Jiang, J. (1997). Red scarf girl. New York, NY: HarperCollins Publihers.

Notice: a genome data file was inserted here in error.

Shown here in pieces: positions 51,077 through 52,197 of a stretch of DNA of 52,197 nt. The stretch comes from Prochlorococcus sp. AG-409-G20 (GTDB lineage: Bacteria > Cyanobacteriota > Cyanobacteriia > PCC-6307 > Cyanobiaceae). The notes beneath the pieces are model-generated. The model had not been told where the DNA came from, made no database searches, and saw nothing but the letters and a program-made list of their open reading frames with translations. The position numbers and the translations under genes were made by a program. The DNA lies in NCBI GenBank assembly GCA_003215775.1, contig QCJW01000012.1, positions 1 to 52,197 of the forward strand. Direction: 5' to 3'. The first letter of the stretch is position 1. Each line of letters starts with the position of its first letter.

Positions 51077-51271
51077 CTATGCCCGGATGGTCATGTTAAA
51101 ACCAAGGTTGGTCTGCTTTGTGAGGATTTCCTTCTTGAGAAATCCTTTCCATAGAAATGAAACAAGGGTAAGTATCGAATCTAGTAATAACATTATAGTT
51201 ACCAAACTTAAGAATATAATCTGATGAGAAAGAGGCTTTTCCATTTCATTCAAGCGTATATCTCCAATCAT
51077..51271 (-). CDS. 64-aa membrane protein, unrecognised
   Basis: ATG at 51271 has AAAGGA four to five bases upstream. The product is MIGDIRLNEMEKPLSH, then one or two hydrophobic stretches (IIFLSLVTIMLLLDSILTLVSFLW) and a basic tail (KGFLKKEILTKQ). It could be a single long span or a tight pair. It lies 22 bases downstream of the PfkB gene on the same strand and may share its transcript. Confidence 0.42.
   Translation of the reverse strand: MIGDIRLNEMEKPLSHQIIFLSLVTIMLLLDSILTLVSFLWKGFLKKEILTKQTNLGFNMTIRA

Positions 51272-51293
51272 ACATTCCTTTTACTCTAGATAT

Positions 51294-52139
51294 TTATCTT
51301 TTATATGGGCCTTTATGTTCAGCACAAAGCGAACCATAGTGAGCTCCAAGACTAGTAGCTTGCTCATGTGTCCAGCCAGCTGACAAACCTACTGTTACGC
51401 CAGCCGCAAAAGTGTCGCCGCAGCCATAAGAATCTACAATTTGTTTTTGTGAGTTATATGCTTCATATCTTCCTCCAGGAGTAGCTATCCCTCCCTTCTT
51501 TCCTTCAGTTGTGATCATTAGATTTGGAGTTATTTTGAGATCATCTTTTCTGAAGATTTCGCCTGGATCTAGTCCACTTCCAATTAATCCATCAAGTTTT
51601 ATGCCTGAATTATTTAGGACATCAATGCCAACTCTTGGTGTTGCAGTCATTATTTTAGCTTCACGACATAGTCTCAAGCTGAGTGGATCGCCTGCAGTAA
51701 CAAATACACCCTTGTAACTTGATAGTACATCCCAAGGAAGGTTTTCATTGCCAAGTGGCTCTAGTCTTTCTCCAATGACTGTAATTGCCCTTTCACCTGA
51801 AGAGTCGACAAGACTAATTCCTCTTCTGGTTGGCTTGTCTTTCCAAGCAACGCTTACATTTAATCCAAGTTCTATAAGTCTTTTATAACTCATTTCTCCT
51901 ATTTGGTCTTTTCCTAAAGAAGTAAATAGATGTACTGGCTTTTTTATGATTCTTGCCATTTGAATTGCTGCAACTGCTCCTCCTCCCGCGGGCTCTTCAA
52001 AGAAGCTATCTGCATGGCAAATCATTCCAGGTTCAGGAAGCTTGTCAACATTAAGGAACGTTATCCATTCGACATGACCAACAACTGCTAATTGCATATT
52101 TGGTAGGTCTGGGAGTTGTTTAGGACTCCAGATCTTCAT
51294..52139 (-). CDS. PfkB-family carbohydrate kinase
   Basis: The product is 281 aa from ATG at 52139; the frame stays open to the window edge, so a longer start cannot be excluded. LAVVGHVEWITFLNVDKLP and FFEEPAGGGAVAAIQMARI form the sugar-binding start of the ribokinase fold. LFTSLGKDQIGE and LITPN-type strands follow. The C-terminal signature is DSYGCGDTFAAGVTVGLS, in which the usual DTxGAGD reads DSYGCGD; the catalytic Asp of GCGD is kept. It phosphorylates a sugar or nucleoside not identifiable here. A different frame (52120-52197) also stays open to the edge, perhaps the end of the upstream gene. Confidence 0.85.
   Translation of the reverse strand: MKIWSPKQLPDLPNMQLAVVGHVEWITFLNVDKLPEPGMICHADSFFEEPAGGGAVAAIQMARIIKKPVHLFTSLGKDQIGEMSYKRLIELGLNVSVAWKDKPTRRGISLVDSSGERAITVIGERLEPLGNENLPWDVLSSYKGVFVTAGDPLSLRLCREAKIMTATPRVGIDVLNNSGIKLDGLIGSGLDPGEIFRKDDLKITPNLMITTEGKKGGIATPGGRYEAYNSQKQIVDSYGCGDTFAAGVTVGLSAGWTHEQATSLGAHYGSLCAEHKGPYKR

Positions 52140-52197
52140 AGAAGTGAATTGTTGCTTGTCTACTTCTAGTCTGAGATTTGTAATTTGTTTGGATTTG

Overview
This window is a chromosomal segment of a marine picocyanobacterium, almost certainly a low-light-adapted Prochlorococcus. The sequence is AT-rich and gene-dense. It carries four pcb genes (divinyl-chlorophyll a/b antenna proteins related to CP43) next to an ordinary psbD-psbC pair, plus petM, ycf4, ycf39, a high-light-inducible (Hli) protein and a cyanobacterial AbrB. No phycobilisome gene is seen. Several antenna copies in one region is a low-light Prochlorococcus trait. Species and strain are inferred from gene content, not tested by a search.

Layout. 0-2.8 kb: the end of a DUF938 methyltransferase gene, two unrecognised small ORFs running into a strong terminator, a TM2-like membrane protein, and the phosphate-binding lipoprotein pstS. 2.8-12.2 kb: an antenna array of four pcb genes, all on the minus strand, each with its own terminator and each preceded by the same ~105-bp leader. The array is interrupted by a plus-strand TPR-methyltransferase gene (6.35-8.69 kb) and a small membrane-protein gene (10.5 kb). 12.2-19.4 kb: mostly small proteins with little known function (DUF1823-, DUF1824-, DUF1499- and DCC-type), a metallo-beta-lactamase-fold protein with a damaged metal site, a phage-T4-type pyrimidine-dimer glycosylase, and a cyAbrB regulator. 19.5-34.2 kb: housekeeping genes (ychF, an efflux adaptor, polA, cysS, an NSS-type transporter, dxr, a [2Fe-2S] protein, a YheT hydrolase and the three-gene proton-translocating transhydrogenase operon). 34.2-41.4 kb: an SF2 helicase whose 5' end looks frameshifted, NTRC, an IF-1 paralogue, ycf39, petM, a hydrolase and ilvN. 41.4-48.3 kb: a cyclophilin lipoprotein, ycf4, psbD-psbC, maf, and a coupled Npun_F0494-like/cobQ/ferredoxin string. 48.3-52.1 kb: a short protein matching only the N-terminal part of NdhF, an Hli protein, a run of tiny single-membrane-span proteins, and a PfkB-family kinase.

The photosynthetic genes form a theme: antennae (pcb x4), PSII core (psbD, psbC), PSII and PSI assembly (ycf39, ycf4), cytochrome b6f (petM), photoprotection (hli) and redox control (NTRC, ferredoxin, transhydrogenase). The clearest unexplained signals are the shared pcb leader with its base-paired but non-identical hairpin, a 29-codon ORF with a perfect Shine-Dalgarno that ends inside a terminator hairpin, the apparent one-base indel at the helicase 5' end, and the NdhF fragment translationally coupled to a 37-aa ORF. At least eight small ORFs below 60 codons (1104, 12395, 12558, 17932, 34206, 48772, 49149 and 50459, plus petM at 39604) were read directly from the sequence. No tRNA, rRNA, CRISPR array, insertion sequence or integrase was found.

Red Scarf Girl by Jiang Ji-Li is a harrowing journey of a young girl growing up during the Cultural Revolution in China. This young adult novel is historical fiction account and is based upon the author’s own experience growing up in Communist China. The first-hand experience and historical accuracy is what makes this novel a great representation of life at this time. Not only is this book historically accurate, it conveys ideas about the Communist Revolution in understandable ways for young adults. As the story explains, young Ji-Li is overcome with excitement and fervor when the Revolution hits the scene. Young students are taught in schools about the great accomplishments of their leader, Chairman Mao Ze-dong; these young children are ready to do whatever it takes to expunge the presence of capitalism and western influences from China forever. The lengths they will go to in order to do this is sometimes shocking. Young adults renounce their families and slander those they believe to be “capitalists”. As the Revolution progresses, it becomes clear that things have gotten out of hand. People are severely beaten, detained, or shunned from their communities. Families are broken and children are forced to grow up too fast. At the beginning of the novel, Ji-Li expresses her enthusiasm for this Revolution; towards the middle she starts to question whether the practices resulting from the Revolution are right or not, and by the end of the novel she has the scars to prove that the Cultural Revolution in China did not work out the way she thought it would. In fact, it didn’t work out the way many people thought it would. This transformation of the main character juxtaposed against the transformation of China during the Revolution gives the reader an idea of what life was like during this tumultuous time. This book serves not only as a lesson about the Cultural Revolution in China, but about any political, religious, or social ideology in general. In theory, anything can sound perfect; it is only in practice that we find things go stray. Indeed, increased fervor and zeal can carry things to the breaking point, just like they did in China. This novel can be a great resource or tool for any teacher who wishes to convey the climate of the Cultural Revolution in China to young adults in a tangible and understandable way. Ji-Li Jiang’s Red Scarf Girl uncovers the atrocities of the past, while proving a point for the future.